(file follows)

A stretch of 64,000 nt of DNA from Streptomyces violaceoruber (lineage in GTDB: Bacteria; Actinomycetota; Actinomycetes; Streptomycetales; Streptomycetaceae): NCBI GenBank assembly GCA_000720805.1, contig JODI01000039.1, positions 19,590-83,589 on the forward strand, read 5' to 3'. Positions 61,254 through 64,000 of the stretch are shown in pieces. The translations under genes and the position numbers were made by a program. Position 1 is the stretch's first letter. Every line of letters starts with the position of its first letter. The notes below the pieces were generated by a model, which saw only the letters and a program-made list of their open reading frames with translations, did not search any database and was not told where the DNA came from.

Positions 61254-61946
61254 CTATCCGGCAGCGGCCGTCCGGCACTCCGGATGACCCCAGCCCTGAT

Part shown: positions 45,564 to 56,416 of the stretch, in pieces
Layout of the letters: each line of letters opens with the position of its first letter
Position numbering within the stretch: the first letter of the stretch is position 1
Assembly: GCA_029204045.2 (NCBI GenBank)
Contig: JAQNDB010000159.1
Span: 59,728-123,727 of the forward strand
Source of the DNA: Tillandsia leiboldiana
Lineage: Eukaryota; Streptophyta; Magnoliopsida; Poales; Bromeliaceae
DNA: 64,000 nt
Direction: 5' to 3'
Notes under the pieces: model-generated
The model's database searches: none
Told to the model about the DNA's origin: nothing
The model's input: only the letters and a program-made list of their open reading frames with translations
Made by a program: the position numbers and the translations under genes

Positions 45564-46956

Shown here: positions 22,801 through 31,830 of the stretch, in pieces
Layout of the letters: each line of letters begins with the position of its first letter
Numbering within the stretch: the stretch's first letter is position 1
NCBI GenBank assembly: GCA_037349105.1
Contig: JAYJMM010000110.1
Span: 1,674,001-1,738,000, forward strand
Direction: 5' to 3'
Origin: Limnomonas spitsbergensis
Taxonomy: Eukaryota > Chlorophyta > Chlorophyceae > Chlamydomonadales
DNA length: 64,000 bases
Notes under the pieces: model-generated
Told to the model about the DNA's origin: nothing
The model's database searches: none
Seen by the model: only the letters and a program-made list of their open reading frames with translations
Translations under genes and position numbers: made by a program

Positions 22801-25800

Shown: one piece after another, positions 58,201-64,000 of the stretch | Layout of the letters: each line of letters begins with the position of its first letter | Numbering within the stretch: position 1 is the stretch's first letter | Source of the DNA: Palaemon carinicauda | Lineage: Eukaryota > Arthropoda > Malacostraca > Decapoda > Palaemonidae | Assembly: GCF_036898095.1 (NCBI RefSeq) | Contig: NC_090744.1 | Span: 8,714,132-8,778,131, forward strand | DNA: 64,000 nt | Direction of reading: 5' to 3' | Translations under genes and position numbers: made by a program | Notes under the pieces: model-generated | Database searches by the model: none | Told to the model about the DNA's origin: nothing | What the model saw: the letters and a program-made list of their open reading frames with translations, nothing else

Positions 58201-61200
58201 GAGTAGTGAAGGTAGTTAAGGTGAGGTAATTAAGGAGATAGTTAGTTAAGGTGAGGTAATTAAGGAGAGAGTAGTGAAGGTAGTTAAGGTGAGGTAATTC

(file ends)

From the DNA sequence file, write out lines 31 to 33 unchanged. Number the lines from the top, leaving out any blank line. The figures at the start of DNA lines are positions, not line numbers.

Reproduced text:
Told to the model about the DNA's origin: nothing
The model's database searches: none
Seen by the model: only the letters and a program-made list of their open reading frames with translations